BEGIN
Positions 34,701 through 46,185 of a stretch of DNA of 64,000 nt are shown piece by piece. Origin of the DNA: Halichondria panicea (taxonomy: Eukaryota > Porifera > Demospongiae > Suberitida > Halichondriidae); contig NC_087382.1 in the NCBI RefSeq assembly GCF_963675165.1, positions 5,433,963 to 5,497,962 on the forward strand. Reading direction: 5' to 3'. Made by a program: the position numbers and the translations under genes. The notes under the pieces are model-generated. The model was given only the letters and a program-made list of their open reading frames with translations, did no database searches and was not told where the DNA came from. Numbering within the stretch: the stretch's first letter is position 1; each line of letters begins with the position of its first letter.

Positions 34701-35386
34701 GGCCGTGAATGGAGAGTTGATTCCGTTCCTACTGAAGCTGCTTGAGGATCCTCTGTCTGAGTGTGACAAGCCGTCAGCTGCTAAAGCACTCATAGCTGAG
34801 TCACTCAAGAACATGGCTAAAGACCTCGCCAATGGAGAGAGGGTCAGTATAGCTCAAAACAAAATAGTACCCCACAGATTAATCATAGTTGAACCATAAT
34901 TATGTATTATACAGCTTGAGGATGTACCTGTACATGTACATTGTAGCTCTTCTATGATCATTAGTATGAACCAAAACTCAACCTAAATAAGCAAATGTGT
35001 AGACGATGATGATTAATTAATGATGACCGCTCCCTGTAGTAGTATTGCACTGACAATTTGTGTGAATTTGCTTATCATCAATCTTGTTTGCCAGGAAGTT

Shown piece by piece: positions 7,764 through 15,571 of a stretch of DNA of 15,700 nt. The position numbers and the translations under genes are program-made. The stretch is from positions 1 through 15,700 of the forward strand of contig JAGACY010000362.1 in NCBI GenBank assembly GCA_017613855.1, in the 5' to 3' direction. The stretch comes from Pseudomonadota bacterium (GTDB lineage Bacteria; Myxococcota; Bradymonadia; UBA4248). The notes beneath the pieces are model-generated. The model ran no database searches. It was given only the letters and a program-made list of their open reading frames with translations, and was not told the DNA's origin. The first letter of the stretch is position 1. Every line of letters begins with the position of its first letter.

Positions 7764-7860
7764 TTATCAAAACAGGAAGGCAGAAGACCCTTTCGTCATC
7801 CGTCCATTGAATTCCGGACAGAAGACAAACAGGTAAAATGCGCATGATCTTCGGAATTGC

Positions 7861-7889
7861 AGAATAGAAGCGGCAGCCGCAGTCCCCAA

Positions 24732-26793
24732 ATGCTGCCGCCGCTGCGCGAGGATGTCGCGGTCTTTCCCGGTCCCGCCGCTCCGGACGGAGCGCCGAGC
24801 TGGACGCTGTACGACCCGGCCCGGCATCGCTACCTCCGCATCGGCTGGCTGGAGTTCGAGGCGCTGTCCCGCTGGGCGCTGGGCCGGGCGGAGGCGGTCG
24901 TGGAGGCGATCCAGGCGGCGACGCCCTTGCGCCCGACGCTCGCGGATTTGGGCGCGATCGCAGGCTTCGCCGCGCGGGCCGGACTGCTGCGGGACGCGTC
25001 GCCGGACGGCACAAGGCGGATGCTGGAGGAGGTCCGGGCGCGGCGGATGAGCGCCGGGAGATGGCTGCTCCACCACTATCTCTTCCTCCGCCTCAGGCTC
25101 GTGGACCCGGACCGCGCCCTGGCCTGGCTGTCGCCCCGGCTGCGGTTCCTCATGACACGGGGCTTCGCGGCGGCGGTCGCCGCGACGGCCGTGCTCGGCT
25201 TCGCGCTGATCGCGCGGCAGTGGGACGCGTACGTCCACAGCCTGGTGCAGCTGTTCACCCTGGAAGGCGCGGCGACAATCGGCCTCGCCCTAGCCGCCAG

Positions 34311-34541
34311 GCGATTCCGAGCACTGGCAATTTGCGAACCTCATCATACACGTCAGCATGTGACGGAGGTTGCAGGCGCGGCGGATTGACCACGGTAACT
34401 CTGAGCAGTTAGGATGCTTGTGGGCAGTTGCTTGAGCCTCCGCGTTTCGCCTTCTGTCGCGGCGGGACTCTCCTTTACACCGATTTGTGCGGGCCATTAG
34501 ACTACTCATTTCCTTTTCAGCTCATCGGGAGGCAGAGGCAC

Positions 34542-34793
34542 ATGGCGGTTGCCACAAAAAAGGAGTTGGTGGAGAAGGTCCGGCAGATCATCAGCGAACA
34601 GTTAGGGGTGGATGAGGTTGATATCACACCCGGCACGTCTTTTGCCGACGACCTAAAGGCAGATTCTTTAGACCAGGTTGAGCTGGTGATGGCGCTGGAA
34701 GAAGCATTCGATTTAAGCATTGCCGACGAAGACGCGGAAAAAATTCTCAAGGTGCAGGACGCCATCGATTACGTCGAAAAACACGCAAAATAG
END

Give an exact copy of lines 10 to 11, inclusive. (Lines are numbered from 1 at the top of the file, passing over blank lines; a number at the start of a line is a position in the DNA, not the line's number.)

7801 CGTCCATTGAATTCCGGACAGAAGACAAACAGGTAAAATGCGCATGATCTTCGGAATTGC

Positions 7861-7889